Duncan Edwards was born in Dudley on 1st October 1936 and throughout his short life professed his pride at being an ambassador for the town wherever his football career took him.
From his earliest days his love for kicking a football around the streets signified a special feeling and enthusiasm for the sport. By the time he was playing for his junior school his footballing skill was already being noticed. One schoolmaster watching the 11-year-old Duncan noted that the youngster ‘told all the other 21 players what to do and where to go and that included the referee and linesmen!’
That same schoolmaster later wrote to a friend ‘I have just seen a boy of 11 who will one day play for England’. How right he was! Two years later the lad wrote an essay in his classroom in which he mused about ‘playing at Wembley’ and his wish came true that same year as he stood on the ‘hallowed turf’ wearing a white England shirt playing against Wales in a schoolboy international. That day in April 1951 his footwork on the field dazzled everyone and one talent scout was heard to remark ‘by God, they’ve got a good ‘un there!’
The name Duncan Edwards will forever be associated with Manchester United and the so-called ‘Busby Babes’, a concept developed by United’s Manager Matt Busby in the late 1940’s when the club was badly in debt and unable to afford to buy ‘expensive’ players. Busby and his trainer Jimmy Murphy decided to employ a radical youth policy developing their own young players, creating the stars of the future.
Duncan was pivotal in that scheme and he made his debut for the first team on 4th April 1953 against Cardiff City – the team lost 4-0! The lad from Dudley was a mere 16 years and 185 days old. Three and a half years later Duncan celebrated his 100th appearance for United and the ‘Busby Babes’ were beginning to create the sensational legend that took the footballing world by storm.
In this age of footballing megastars who become international millionaires, it must be mentioned that Duncan Edwards was the rising star in a most promising firmament. His contract with Manchester United can still be examined and reveals that this ‘solid gold’ prospect earned a paltry £15 a week during the season reducing to £12 a week during the non-playing summer months.
Of course even in the 1950’s there were other ways to bolster a superstar’s income and Duncan became one of the first footballers to earn money endorsing products. He promoted Dextrosol Glucose Tablets, which his adverts said ‘were a natural source of energy which you could rely on anytime, anywhere’. Whether Duncan actually ever took any of the tablets, of course, remains unrecorded!
Following the Munich crash, Duncan’s body was flown home and was buried in Dudley’s Borough Cemetery. Over 5,000 people stood in silence outside the cemetery and lining the streets in tribute “to the lad from Elm Road on the Priory Estate.
Three years later, hundreds more turned out for the unveiling by Sir Matt Busby of two stained glass windows at St. Francis’ Church in Dudley commemorating the life of Duncan Edwards who died tragically aged just 21. As Sir Matt said that August day in 1961 ‘there will only be one Duncan Edwards and any boy who strives to emulate Duncan or take him as his model, won’t go far wrong’.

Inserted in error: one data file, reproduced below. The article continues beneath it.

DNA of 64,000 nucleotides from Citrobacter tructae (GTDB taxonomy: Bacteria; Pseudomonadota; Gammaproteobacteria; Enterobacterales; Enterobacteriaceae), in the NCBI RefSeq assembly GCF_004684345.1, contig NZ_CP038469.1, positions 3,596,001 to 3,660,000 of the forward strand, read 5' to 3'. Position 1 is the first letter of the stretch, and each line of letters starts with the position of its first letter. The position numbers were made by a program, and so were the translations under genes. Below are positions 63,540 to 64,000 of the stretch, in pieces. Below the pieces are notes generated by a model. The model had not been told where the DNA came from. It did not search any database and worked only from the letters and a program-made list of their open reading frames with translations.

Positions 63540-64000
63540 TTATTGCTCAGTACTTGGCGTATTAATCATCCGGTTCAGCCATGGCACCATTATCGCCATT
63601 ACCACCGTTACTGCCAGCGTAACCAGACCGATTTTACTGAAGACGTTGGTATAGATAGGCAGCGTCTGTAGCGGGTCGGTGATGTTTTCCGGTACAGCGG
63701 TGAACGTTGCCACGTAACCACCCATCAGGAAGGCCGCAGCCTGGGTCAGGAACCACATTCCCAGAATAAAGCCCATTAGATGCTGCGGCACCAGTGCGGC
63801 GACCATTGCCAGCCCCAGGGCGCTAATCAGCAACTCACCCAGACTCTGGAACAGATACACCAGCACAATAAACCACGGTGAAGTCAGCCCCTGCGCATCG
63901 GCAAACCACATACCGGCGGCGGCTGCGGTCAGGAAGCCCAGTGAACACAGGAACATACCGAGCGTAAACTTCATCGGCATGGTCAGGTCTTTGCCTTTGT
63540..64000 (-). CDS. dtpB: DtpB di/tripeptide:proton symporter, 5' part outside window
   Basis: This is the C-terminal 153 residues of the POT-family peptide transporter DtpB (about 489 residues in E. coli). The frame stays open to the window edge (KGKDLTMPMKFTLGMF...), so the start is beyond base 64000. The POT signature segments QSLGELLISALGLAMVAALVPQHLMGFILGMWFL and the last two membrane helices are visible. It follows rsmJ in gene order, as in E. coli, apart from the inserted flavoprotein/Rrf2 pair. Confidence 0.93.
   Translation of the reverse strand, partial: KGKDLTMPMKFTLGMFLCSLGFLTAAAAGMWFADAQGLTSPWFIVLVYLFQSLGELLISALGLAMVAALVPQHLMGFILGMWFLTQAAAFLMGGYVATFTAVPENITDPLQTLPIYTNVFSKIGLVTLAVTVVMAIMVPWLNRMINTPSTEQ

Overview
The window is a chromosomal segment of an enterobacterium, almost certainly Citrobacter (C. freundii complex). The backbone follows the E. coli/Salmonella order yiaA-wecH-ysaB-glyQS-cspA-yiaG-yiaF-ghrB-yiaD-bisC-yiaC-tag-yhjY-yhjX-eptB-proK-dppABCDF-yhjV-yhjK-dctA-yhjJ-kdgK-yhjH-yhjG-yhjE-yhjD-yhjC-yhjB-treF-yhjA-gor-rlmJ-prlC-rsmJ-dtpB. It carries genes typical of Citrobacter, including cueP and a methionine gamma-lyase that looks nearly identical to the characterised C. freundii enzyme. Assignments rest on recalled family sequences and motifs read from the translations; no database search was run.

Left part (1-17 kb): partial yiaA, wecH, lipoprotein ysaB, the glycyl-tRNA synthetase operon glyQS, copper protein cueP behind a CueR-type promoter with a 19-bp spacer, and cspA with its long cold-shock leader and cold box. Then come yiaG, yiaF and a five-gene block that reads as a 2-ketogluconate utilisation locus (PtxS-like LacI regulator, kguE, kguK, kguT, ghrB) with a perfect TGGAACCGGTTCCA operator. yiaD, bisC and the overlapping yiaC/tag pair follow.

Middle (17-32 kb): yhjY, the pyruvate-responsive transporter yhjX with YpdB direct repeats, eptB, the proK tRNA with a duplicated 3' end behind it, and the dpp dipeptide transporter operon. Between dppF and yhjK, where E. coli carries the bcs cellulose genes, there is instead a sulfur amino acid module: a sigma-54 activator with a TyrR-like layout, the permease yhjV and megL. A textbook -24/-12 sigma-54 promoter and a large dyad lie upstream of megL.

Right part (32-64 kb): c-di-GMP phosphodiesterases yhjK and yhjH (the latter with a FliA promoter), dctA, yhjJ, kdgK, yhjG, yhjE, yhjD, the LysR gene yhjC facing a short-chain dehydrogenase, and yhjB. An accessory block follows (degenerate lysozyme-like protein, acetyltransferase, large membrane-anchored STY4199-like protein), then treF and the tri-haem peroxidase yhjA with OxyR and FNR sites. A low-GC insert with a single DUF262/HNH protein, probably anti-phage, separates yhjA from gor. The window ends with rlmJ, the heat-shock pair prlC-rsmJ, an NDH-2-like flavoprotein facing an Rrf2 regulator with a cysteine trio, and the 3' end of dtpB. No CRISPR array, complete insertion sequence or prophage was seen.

At the time of his death, Duncan Edwards had the world at his feet. His footballing skill far outpaced his rivals and young supporters the world over idolised this big lad with the sure feet. Off the field too, things were going well and a few days before he flew to Belgrade, the manuscript of his book ‘Tackle Soccer This Way’ was handed to his publishers and later printed word for word as he wrote it. In the book he offers youngsters hundreds of soccer tips such as ‘always respect the referee and be reasonable at all times’.
Today we are left to wonder what this towering figure (in every sense of the word) would have achieved had there been no Munich. Perhaps the question was answered by soccer supremo Tommy Docherty who said of him ‘You can keep all your Bests, Peles and Maradonas, Duncan Edwards was the greatest of them all!’
Dudley was and still is very proud of its own soccer hero and even now, more than thirty years after that horrific air crash at Munich, visitors in their hundreds enquire about Duncan Edwards. His grave in the Borough’s cemetery is still a shrine for pilgrimage by soccer supporters and often bunches of red and white flowers appear there, especially if Manchester United has a Midlands fixture.
The two stained glass windows in Laurel Road and a display case (containing some of Duncan’s shirts, international caps and other memorabilia) can be found at the Dudley Museum and Art Gallery in St James Road – the exhibition moved there from Dudley Leisure Centre in July 2006.
A statue has recently been erected in the main shopping square in Dudley. The Borough’s Archive & Local History Department at Mount Pleasant Street, Coseley, has an interesting file of press cuttings featuring Duncan and you can see there also copies of three rare books about Duncan plus his own book of footballing hints. The three main biographies are:
Duncan Edwards a Biography’ by lain McCartney and Roy Cavanagh, published by Temple Nostalgia
Duncan Edwards’ by Derek Dougan, Hugh Jamieson & Frank Taylor, published by The Duncan Edwards Sports Medicine Centre Appeal.
Duncan Edwards – Manchester United and England’ by Geoff Warburton, published by The Dulston Press
Duncan’s own book is called ‘Tackle Soccer This Way’ published by Stanley Paul. A rare chance to understand the man, appreciate his total feel for the game and sense the great man’s kindness and modesty.
As Frank Taylor (the only pressman to survive the Munich aircrash) said ‘So Long Dunc! It was great while it lasted!’